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"They'll say we're disturbing the peace, but there is no peace. What really bothers them is that we are disturbing the war." Howard Zinn

Pluto's Republic's picture

To be historically literate is difficult.

Thank you for this valuable treatise.

Did you meet Hannah Arendt?

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If it is a monopoly, then it IS your government.

arendt's picture

@Pluto's Republic

Even though she was multiply famous, both for OOT and for "Eichman in Jerusalem", I was a clueless all-American child. It took well into Watergate for me to wake up that most history was corporate bullshit.

To comment on my mention of Eichman, Berman simply does not buy Arendt's "banality of evil" argument. He makes quite the case that the Nazis were enraged, possessed, and violent about their Manichean hatred of the Jews. It wasn't mere bureaucracy that powered the Holocaust. People viscerally(in their bodies) felt hatred for the Jews and wanted to hurt them. I think he called it a "mystic ritual slaughtering". Score one for Mr. Mishra.

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A book on the Nazi -- actually Germany's -- obsession with occultism, pseudoscience, and tribal identity, goes well with the book (and context) you describe. How the Nazi vision rose out of, and confirmed, the popular resentment of modern life and defeat, that found solace in those obsessions.

Always found it unsettling in a way that nazis were big on nature, healthy natural diet and exercise, science/technology, and Hitler even spoke of after the war he'd get around to replacing fossil fuels with solar and wind energy. But all of this went on in the context of Making the Volk Great Again.

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arendt's picture

@jim p @jim p

Germany's -- obsession with occultism, pseudoscience, and tribal identity,

BUT....I would warn you that you can't just pile right into the Nazi chapter. You first have to read the introductory psychology chapters that lay out the self/other dichotomy; and it helps to read the chapter on the "gnostic response". That is, how people get magically turned on, sort of like Saul on the road to Damascus, and its plain as day that Hitler is their savior.

Berman will give you the history of all the occult movements floating around Germany, from Madame Blavatsky's Ariosophy to the Thule Gesellshaft. However, the focus is more on teasing out who influenced whom and which pieces were actually picked up by the Nazis and how Hitler kept the whole raving circus in line, as opposed to saying exactly what each little whacko group held to be "the truth". The bottom line is that it was like the back ward of a looney bin, with all these charlatans copying each other and having petty little feuds.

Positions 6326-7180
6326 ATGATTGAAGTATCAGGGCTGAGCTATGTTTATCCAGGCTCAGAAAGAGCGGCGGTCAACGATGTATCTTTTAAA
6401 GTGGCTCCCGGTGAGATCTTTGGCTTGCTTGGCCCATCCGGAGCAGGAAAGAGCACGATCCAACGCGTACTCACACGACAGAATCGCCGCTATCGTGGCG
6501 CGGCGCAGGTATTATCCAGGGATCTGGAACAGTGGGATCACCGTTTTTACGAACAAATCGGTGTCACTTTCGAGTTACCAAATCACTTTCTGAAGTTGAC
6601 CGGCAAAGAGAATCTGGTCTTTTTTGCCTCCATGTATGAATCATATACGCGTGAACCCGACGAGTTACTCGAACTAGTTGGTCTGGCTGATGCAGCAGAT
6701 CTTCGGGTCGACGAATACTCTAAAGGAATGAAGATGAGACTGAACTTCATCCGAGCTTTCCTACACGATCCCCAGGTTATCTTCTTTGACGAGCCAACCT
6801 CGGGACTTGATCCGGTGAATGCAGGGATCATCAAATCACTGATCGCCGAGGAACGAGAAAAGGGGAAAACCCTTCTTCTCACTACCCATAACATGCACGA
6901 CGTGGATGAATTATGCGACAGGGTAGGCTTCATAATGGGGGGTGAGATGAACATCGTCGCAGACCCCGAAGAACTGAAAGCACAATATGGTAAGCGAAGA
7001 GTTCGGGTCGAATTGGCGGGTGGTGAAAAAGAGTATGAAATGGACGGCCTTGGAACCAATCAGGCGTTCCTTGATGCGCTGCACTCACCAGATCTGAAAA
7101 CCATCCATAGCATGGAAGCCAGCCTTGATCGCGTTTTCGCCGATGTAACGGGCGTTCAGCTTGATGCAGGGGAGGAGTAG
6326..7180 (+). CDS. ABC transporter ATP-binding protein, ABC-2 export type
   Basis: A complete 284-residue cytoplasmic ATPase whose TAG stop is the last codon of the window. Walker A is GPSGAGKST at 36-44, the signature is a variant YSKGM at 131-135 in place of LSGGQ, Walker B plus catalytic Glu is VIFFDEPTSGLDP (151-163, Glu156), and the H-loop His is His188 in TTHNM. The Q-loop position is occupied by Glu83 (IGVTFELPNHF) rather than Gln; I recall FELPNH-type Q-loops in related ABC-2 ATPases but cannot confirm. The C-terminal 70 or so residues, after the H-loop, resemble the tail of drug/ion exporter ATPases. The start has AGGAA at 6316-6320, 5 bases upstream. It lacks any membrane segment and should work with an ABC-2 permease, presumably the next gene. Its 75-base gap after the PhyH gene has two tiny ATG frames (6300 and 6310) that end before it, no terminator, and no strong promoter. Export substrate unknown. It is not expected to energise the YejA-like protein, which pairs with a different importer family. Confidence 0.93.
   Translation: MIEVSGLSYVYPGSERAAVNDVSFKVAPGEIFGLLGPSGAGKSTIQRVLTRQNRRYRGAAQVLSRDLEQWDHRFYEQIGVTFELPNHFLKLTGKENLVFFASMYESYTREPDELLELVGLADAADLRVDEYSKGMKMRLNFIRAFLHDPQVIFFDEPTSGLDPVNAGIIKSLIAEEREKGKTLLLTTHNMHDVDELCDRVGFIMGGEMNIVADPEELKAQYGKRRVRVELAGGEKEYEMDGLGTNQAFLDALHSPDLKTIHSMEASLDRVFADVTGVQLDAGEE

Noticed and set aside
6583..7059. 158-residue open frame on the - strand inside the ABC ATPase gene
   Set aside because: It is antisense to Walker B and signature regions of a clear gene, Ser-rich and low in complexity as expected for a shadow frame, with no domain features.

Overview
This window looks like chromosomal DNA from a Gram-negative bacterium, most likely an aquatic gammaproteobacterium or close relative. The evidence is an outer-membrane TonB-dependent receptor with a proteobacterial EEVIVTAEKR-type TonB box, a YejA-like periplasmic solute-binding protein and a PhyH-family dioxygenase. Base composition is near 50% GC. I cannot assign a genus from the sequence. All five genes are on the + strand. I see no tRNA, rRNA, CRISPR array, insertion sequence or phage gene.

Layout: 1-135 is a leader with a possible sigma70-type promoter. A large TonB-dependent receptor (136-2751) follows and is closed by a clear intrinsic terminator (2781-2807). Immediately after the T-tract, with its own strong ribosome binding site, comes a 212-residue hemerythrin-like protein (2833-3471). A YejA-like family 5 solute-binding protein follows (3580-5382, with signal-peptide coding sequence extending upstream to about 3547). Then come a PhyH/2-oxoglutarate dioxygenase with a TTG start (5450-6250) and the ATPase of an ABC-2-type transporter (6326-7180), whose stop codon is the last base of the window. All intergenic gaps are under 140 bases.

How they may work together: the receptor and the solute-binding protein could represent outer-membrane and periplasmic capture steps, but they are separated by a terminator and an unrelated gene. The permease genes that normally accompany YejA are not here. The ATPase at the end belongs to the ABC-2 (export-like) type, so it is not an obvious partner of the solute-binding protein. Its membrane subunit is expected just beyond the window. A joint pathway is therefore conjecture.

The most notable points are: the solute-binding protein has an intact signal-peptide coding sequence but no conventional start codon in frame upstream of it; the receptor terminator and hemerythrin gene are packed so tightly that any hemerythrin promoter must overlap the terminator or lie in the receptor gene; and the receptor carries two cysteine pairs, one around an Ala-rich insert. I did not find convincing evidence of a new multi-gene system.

To me, Himmler and the SS were the craziest of the bunch. They hired this alcoholic lunatic named Willigut, who convinced Himmler to renovate that castle into an SS tabernacle and to send out expeditions (led by Otto Rahn) to look for the Holy Grail. The amount of resources wasted on these schemes probably rivaled the amount wasted by Goring.

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janis b's picture

@arendt

because of your reference to Ariosophy. Quite strange, and disturbing.

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arendt's picture

@janis b

Ariosophy is where all the Atlantean root race crap got started. That meme proliferates through the Edgar Cayce and Steiner cults.

There was more to occult wierdness than seances.

I am sorta grateful to Mr. Mishna for drawing my attention over that way. A century and a half later, people are still falling for this crap.

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arendt's picture

@janis b

A much less erudite, and therefore much more accessible, version of Berman's history of the ideology.

Thanks.

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janis b's picture

@arendt

To me, Himmler and the SS were the craziest of the bunch. They hired this alcoholic lunatic named Willigut, who convinced Himmler to renovate that castle into an SS tabernacle and to send out expeditions (led by Otto Rahn) to look for the Holy Grail.

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janis b's picture

@janis b

I am an ex-Steiner parent ... ex, largely because of some of these foundations. I hadn’t come across Ariosophy before, only Theosophy.

I never was an especially good Steiner parent. My daughter, who is smarter than me, led the way away from the Waldorf School. There were though some very worthy features of her initial education; especially the time spent just being a child.